In 1995 samples of steam and water were collected for in the area and all safety measures were made as if the well
chemical analysis, five samples from steam vents, two were over-pressurized. Two shallow reconnaissance wells
spring-water samples and one sample form the glacial river were drilled on the main wells drill pad prior to the pre-
Kaldakvsl (Fridleifsson, et. al. 1996). For comparison of drilling and cementing of casing in the primary section of
chemical composition of the steam one sample was collected the drilling operation.
from a steam-vent in the Vonarskar high temperature area
northeast of Hgngur high temperature area. The gas- 3.2.1 Casing program
fraction in the steam is comparable to other high-
Prior to primary section a 24 conductor casing was
temperature areas. Gas-ratios differ from other areas with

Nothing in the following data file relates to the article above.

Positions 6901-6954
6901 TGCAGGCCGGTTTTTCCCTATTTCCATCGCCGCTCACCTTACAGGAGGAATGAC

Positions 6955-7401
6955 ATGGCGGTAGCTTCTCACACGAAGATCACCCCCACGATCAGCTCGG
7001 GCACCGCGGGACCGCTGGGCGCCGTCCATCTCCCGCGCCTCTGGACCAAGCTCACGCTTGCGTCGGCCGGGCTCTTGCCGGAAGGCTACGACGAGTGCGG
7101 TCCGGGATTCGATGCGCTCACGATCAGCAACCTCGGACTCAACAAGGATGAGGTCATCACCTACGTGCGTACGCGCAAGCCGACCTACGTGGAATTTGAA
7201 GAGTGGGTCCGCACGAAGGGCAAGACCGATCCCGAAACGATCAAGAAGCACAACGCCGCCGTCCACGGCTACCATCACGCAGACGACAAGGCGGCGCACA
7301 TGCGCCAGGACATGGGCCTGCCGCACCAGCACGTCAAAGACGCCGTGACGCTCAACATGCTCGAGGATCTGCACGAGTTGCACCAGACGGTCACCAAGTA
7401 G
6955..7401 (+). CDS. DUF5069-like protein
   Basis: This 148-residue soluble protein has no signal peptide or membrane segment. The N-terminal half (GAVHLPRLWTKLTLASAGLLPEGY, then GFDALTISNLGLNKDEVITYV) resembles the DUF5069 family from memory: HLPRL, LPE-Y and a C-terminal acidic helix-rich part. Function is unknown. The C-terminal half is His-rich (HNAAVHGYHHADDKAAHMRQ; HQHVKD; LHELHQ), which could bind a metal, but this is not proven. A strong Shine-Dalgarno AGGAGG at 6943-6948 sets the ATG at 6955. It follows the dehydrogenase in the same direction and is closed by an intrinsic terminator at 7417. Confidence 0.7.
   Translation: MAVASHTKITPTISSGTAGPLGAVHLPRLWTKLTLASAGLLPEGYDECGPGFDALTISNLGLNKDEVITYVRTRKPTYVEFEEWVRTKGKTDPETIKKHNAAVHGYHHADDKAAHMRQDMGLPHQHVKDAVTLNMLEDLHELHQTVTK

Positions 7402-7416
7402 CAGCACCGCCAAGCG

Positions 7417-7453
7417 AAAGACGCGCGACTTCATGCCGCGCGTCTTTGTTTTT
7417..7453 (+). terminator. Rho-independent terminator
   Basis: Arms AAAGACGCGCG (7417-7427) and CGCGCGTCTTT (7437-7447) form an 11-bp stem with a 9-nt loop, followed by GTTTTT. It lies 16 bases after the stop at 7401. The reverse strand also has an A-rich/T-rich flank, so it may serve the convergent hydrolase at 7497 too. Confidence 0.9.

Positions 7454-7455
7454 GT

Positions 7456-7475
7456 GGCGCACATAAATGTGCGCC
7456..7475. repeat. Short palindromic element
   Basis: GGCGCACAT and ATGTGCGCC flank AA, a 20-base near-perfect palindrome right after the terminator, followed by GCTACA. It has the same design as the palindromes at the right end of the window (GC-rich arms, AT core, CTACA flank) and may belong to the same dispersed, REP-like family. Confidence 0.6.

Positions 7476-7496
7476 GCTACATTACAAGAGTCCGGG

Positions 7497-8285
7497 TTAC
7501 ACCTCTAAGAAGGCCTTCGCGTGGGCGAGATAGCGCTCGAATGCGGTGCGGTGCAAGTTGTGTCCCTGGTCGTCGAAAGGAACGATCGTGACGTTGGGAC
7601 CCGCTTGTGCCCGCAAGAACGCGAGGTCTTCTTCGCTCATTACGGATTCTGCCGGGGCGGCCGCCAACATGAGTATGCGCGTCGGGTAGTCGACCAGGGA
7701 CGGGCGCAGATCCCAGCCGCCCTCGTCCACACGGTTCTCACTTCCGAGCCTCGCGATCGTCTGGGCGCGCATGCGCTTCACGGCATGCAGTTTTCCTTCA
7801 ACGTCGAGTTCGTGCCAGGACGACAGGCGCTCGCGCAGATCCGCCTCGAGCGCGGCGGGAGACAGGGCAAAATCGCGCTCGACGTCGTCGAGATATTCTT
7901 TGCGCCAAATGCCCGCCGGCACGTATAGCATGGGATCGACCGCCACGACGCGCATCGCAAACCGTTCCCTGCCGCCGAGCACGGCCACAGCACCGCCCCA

cemented to 3 m depth.
methane and nitrogen being exceptionally high and
considerably higher than in the Vonarskard area. With Primary section (small rig). 18 surface casing cemented
respect to hydrogen and hydrogen sulfide, the Hgngur form surface to ~100 m.
samples are much lower than Vonarskar. Another notable
distinguishing feature is the unusually high concentration of First section (large rig): 13 anchor casing cemented from
mercury in the steam samples from the Hgngur field. A surface to ~300 m.
difference by an order of magnitude is observed when
compared to the Vonarskard area. Measured values of other Second section (large rig): 9 production casing cemented
chemicals were comparable and similar to values in other from surface to ~800 m.
high temperature areas in Iceland analysis (Fridleifsson, et.
al. 1996). The three water samples were congruous, while Third section (large rig): 7 perforated liner hanging from
one sample showed increased silica due to mixing of thermal end of production casing to near bottom.
run-off water (Fridleifsson, et. al. 1996).

2.4.1 Chemical thermometers

Temperature in geothermal reservoirs can be calculated from